Unlike father, unlike son: The Gardners are split on 'death with dignity'

Or whatever it's called. Just don't call it suicide.
Or whatever it's called. Just don't call it suicide.

Former Washington Gov. Booth Gardner, a Democrat battling Parkinson's disease, this week filed his Oregon-style right-to-die initiative. Gardner has until July to collect roughly 225,000 valid voter signatures to get the measure placed on the November ballot.

Supporters turned out in force for the filing on Wednesday, Jan. 9, as did opponents led by disability rights advocates in wheelchairs. Also attending the event at the Secretary of State's office in Olympia was Gardner's 45-year old son, Doug, who was recently profiled along with his father in a cover story in The New York Times Magazine.

Doug Gardner is a Christian who opposes assisted suicide. Asked if he will actively campaign against his father's initiative, the younger Gardner said: "I don't know the future. For now I'm comfortable with where it's at ... and I'm not planning on doing debates right now with dad ... So we'll just debate in private."

But Gov. Gardner predicts his son will take a public role in opposing his old man. "Yes, I think he will, because he believes in Democracy and he believes in fighting for what his rights are and he feels the existing system is right for him."

The whole "unlike father, unlike son" dynamic adds a bizarre and discomfiting element to what already promises to be an emotional and fiery debate over assisted suicide in the coming months.

Speaking of the S-word, supporters have launched a parallel campaign to vanquish the term "assisted suicide" from the lexicon – calling it a "biased and pejorative" description of their proposal. They even handed out to reporters a document titled, "It's Not Suicide," with the word "suicide" crossed out.

Arline Hinckley, a social worker and one of the leaders of Gardner's right-to-die campaign, and others are asking Washington reporters and editors to adopt the phrase "aid in dying."

"Suicide in our culture has a negative connotation," argues Hinckley. "It conjures up images of terrorists or severely depressed people or even teenagers whose romance has gone awry. Suicide is an act of an otherwise healthy person."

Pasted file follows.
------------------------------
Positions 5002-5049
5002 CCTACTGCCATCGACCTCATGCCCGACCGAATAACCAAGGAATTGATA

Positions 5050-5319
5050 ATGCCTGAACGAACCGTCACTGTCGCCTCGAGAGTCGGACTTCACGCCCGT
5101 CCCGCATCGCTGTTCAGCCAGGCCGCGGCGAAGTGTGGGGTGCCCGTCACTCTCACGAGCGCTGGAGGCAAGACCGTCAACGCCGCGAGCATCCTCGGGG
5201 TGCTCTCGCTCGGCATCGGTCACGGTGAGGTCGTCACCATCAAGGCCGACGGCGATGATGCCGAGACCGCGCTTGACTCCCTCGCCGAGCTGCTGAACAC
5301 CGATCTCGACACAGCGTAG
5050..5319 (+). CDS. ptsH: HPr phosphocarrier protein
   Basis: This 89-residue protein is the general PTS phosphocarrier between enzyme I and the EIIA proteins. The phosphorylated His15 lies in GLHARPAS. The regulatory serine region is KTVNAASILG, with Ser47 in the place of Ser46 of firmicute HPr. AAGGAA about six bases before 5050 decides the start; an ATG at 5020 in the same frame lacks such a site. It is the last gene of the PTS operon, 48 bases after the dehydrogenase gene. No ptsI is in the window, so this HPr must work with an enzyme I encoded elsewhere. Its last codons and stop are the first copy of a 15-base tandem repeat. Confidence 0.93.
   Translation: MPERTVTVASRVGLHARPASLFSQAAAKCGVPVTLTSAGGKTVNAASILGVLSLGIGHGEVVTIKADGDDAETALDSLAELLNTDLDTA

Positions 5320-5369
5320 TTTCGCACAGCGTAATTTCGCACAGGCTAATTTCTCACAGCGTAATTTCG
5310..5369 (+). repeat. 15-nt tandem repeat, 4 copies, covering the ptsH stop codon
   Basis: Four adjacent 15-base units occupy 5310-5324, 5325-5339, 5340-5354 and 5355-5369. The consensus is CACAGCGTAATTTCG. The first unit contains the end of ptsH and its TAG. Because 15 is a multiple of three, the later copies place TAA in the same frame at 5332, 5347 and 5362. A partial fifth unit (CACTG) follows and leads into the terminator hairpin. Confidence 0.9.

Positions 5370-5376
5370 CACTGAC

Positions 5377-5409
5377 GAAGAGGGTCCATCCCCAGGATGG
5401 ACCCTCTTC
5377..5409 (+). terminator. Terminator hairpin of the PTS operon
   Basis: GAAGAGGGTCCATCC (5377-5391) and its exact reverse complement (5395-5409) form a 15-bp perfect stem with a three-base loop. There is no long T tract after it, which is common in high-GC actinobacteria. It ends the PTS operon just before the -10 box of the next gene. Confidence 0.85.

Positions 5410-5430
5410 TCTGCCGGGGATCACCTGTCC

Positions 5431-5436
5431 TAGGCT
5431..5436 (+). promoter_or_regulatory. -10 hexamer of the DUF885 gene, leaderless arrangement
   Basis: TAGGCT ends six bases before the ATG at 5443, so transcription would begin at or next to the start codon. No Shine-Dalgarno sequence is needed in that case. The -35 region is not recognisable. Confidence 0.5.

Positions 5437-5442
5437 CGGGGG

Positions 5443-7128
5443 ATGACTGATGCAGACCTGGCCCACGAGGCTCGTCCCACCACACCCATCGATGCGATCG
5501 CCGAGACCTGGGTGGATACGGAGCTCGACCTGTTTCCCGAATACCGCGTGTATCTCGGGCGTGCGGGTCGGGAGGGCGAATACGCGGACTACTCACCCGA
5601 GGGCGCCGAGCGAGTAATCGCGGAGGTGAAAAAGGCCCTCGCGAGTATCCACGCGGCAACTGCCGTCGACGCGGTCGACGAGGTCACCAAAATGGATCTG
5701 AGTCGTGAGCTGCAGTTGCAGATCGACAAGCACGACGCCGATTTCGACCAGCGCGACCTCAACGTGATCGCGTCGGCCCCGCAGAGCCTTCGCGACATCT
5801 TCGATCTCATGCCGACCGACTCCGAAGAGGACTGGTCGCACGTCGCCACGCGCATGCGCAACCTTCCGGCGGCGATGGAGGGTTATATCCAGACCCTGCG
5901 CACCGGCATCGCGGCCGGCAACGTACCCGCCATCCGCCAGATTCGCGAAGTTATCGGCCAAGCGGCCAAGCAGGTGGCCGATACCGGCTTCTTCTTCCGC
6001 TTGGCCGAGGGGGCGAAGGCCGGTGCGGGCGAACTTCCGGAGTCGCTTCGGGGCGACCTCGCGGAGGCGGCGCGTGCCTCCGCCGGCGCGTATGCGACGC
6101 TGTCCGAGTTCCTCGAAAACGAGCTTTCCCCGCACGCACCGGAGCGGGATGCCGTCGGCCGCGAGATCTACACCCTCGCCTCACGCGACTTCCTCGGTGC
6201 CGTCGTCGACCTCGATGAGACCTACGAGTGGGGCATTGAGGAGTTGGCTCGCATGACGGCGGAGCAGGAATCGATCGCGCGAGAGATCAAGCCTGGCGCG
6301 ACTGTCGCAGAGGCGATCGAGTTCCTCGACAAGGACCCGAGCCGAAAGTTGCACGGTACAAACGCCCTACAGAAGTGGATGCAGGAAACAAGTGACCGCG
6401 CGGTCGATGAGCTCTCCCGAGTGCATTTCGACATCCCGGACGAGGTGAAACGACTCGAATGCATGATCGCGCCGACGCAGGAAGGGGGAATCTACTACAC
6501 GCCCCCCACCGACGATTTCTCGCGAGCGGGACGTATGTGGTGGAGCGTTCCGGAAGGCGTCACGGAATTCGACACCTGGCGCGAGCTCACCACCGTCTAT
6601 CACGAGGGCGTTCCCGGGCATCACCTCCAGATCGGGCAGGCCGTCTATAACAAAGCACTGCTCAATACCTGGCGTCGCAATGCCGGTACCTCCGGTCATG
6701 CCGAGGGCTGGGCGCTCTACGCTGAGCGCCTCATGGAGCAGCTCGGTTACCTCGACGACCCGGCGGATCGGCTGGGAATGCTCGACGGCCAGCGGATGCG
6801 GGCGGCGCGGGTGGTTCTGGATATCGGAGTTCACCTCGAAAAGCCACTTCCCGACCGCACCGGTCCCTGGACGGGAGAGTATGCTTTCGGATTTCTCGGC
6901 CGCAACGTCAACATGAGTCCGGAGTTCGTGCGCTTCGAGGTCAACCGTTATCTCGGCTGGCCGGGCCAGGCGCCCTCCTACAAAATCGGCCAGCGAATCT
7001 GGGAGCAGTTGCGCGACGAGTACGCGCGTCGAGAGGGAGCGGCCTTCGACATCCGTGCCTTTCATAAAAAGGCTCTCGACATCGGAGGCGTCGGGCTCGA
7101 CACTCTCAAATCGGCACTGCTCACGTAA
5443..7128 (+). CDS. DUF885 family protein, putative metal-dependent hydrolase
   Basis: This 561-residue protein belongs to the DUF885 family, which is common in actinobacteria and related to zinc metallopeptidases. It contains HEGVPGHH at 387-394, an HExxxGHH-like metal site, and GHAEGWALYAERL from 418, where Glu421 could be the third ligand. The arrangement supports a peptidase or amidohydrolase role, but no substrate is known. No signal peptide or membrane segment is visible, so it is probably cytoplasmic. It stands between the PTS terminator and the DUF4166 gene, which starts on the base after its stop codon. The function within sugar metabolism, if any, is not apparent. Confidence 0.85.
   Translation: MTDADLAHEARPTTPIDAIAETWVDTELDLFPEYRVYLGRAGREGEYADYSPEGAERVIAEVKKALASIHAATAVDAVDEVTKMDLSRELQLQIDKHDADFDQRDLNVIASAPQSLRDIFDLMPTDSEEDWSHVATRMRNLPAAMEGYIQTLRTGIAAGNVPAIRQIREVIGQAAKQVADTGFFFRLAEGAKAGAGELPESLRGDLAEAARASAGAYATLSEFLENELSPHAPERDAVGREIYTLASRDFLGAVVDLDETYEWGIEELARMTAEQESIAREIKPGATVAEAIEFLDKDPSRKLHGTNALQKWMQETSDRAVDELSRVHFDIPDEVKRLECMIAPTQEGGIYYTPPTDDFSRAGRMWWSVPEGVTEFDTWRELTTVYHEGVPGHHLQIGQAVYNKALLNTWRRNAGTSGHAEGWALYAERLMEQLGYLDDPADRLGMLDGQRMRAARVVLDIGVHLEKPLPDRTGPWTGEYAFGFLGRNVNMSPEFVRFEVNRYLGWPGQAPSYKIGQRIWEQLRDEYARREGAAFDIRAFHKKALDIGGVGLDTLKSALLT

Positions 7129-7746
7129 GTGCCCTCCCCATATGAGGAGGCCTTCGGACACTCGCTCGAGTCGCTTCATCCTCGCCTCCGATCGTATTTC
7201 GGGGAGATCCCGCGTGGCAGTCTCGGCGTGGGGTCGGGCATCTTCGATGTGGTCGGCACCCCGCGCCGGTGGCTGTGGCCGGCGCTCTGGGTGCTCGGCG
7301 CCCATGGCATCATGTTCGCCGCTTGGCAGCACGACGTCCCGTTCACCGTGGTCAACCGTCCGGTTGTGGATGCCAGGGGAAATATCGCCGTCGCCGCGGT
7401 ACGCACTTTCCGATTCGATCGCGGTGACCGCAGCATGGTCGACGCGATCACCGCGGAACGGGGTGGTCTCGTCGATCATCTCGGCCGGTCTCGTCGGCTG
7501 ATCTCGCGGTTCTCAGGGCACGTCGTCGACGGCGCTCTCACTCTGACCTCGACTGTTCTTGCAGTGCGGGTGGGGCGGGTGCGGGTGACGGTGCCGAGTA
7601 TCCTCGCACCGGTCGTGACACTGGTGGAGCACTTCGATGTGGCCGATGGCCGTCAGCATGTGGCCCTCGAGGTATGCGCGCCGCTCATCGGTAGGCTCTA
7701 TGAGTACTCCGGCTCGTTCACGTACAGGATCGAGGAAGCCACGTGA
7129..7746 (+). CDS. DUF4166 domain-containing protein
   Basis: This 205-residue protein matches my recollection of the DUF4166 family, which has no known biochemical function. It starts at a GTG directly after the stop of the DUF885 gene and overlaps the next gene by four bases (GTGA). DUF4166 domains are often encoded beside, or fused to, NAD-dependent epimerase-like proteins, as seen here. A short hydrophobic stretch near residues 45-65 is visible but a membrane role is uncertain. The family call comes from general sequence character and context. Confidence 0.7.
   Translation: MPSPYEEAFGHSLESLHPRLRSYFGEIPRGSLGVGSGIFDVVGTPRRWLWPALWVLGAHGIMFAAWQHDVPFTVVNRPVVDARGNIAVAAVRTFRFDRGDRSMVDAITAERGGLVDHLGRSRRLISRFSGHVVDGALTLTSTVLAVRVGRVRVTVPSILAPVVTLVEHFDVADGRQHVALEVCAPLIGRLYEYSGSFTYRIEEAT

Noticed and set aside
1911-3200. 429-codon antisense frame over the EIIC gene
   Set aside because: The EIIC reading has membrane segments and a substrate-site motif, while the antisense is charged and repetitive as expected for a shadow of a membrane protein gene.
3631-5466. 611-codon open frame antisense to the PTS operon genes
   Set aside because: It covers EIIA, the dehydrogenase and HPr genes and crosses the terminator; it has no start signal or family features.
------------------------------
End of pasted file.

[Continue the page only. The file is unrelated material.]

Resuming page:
By contrast, says Hinckley, "Controlling your own dying process is a well-thought-out, rational decision by a person who would want to live if their physical circumstances were otherwise."

Hinckley did not address whether a suicide bomber who's terminally ill - a not uncommon scenario in the Middle East - should thus be called a "hastening-death-bomber."

To bolster their argument, right-to-die supporters cite a number of organizations that are on the record as opposing the term "physician-assisted suicide," including the American Academy of Hospice and Palliative Medicine, the American College of Legal Medicine, and the Washington State Psychological Association.

Supporters also point to a 1996 Ninth U.S. Circuit Court of Appeals ruling that says "to hasten by medical means a death that is already in process should not be classified as suicide." Finally, they note that the Oregon Department of Human Services (ODHS) has stopped using "assisted suicide" to describe that state's "Death with Dignity Act."

But Dr. Katrina Hedberg, with ODHS, says that decision was made under threat of legal action. "At that point, we decided that it was easiest for us to ... refer to this as the 'Oregon Death with Dignity Act' and 'participants in the Act,' so that we wouldn't get into this big discussion or confrontation about exactly what to call this."

Hedberg notes the department decided to comply in part because the Oregon law - which was written by right-to-die proponents - specifically says people who take advantage of the law are not committing suicide. Arguably, this distinction in the law could be important for life insurance benefit reasons.

As if to stick a thumb in the eye of the pro-right-to-die forces, opponents have organized themselves as the Coalition Against Assisted Suicide. Duane French is a quadriplegic who's leading that group. He suggests proponents are trying to rewrite the dictionary. "Suicide, if you look up the definition in Webster's, is someone taking their own life. And when you ingest a lethal does of medication, that is taking your own life."

The debate is sure to get some people howling about the "thought police," "word police," or "PC police" run amok. Others, though, would argue that this is about having compassion for dying people and, after all, language does matter.

In case you're interested, here's a list of possible terms to describe Gov. Gardner's proposal. Feel free to weigh in in the comment section:

  • Death with dignity
  • Right to die
  • Physician-assisted suicide
  • Physician-assisted dying
  • Hastening one's death
  • Aid in dying

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